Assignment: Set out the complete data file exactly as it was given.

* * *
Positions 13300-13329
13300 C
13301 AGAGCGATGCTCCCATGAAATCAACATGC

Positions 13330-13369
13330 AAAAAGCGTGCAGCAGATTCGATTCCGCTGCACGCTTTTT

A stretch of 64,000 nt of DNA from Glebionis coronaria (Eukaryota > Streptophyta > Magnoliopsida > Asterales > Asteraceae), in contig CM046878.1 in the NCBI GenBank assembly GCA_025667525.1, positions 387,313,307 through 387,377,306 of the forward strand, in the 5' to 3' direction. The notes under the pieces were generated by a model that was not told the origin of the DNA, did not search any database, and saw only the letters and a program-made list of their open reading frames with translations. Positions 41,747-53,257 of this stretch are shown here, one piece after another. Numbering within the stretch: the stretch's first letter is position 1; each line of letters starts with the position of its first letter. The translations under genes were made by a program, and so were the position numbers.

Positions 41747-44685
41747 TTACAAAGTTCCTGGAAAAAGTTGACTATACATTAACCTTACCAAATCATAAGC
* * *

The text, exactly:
Positions 13300-13329
13300 C
13301 AGAGCGATGCTCCCATGAAATCAACATGC

Positions 13330-13369
13330 AAAAAGCGTGCAGCAGATTCGATTCCGCTGCACGCTTTTT

A stretch of 64,000 nt of DNA from Glebionis coronaria (Eukaryota > Streptophyta > Magnoliopsida > Asterales > Asteraceae), in contig CM046878.1 in the NCBI GenBank assembly GCA_025667525.1, positions 387,313,307 through 387,377,306 of the forward strand, in the 5' to 3' direction. The notes under the pieces were generated by a model that was not told the origin of the DNA, did not search any database, and saw only the letters and a program-made list of their open reading frames with translations. Positions 41,747-53,257 of this stretch are shown here, one piece after another. Numbering within the stretch: the stretch's first letter is position 1; each line of letters starts with the position of its first letter. The translations under genes were made by a program, and so were the position numbers.

Positions 41747-44685
41747 TTACAAAGTTCCTGGAAAAAGTTGACTATACATTAACCTTACCAAATCATAAGC